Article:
3 Must-Do’s in Your 40’s to Make Sure You’re Employed in Your 50’s
J.T. O’Donnell, Influencer
CEO, CAREEREALISM Media & CareerHMO | Employment Branding | Career & Job Search
I was chatting with our Community Manager this week and she commented on the significant increase in emails and calls she was getting from people in their fifties and sixties who were struggling to find work. Each one starts with, “let me tell you my story…” and ends with, “it never used to be this hard to find a job.”
While their stories are intensely personal to them, and heart-breaking for us to hear, the truth is, they all say roughly the same thing.
Every story goes something like this:
1) In the early years, I climbed the career ladder, but didn’t truly love what I was doing.
2) When I reached a certain point, I had ‘golden handcuffs’ and decided to just do the job because it paid decently, I was good at it, and I could focus on other areas of my life that needed attention (i.e. family, etc.).
3) Then suddenly, the market changed, I got laid-off (or fired), and now nobody wants to talk to me. I think I’m being discriminated against because of my age.
Looking back, it’s easy to see where they went wrong…
As the saying goes, “hindsight is 20/20” – and for these folks, it’s not hard to see where they went off-course in their career journey. The sad part is, they were doing what they were told to do: make peace with your career and take care of the other areas of your life. Sounds like good advice, but in reality, not focusing on the career that gives you financial security and a sense of identity can come back to haunt you. Especially these days, when the average length of a job assignment is two years and changing jobs frequently is the ‘new normal’ in career development.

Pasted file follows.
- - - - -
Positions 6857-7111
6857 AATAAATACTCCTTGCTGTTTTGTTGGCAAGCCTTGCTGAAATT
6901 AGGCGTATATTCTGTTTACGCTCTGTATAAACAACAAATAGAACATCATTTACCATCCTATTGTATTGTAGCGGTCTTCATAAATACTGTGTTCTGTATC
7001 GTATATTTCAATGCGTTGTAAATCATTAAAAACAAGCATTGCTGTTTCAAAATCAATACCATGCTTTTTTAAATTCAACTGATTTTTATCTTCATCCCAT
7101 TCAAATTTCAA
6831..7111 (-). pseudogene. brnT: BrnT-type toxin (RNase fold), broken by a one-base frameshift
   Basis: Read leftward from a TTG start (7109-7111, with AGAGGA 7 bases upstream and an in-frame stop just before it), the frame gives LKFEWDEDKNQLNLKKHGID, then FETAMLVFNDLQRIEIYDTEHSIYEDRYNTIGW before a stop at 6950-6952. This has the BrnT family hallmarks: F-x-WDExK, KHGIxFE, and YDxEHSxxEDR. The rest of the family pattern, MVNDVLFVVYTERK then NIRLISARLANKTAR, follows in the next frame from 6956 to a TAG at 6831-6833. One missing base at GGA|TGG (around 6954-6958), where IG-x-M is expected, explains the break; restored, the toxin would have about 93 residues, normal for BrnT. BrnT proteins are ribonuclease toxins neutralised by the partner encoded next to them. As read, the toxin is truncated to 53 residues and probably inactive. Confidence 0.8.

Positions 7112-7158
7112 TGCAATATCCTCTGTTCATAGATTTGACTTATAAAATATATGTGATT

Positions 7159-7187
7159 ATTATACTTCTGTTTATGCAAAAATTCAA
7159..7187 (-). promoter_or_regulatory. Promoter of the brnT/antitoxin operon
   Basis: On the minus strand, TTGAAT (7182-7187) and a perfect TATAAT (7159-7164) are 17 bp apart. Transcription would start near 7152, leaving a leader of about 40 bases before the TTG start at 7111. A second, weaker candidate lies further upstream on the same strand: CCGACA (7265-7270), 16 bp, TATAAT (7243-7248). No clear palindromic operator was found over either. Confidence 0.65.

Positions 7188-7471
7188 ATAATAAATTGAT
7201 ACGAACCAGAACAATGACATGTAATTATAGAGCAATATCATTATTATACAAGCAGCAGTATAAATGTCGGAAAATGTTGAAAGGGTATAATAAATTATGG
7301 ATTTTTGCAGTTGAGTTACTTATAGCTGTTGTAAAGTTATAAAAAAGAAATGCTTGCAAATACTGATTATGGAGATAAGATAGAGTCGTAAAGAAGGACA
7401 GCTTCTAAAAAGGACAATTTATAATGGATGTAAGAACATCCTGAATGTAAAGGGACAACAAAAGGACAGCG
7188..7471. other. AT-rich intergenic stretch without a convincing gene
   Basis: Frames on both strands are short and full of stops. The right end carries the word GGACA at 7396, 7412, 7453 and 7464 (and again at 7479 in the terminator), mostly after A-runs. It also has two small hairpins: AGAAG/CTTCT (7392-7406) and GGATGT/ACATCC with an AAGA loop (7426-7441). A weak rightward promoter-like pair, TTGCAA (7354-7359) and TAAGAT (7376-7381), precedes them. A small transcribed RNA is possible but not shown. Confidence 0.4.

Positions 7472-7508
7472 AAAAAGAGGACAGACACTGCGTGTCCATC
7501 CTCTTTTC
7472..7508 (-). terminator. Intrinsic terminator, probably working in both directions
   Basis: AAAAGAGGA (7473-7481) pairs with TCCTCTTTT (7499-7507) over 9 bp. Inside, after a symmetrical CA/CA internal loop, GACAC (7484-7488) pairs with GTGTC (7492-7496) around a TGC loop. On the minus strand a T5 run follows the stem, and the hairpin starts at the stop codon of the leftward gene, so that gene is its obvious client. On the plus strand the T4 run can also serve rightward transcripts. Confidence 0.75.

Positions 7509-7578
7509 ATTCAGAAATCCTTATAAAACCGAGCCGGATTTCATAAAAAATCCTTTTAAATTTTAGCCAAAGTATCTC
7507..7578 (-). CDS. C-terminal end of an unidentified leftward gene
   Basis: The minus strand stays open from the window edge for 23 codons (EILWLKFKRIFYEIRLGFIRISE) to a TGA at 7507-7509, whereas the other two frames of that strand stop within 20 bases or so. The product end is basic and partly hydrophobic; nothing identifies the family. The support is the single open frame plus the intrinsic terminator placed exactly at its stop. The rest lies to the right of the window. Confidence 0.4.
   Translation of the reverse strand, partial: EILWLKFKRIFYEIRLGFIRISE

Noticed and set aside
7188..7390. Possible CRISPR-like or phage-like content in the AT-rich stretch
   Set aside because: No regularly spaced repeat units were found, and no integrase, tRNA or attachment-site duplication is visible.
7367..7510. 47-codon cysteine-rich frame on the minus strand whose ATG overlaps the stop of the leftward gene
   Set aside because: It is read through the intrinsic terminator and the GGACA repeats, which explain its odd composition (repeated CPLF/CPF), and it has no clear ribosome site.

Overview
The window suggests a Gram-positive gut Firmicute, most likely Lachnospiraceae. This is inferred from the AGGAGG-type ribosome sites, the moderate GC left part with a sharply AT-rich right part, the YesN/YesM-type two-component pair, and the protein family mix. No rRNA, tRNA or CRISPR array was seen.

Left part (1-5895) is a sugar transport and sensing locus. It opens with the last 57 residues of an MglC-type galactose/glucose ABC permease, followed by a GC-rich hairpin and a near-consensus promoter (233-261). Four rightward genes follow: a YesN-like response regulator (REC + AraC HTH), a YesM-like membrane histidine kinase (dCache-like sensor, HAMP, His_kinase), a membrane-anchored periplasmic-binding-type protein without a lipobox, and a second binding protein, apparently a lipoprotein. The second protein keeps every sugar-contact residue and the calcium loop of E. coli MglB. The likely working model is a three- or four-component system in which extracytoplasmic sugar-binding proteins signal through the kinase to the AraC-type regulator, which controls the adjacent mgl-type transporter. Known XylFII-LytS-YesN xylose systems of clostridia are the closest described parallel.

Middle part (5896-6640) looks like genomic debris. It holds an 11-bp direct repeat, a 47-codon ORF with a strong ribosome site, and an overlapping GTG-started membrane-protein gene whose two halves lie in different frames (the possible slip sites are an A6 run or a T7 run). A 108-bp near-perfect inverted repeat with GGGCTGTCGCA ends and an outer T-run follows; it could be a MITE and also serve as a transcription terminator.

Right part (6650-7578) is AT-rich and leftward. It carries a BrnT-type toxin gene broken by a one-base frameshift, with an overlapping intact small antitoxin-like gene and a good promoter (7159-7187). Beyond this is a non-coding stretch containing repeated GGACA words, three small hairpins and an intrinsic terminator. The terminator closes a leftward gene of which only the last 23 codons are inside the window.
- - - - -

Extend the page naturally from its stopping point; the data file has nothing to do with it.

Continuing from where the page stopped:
Don’t want this to be your future? Do these three things:
For those of you brave enough to read this post, here’s what you should do:
1) Don’t mentally put the career on hold. Life naturally gets busier as we age (i.e. you buy a house, get married, have kids, take care of sick parents, etc.), and that can make us want to put the career on auto-pilot for a bit. We justify it by saying, “I’ve worked hard to get where I am, I can take the gas off the pedal for a bit.” But in reality, you can never, ever stop learning and growing in your career. The moment you chose to slow down, you are putting yourself in a category of people who are seen as on the down-trend in their careers. Employers hire rising stars, not falling ones.
2) Figure out your specialty. As we get seasoned in our careers, employers expect us to bring more value in the form of a specialty. We are the aspirin to their pain. The more we can prove we will alleviate their bigger headaches, the more they’ll pay. Job security is about building up an expertise that is in-demand. It’s up to us to follow the emerging trends in our field and to build up our skills so they can help employers solve the pressing problems they face. There’s nothing worse than waking up one day and realizing your skills aren’t valuable to an employer. Your earning potential immediately plummets – as does your job security.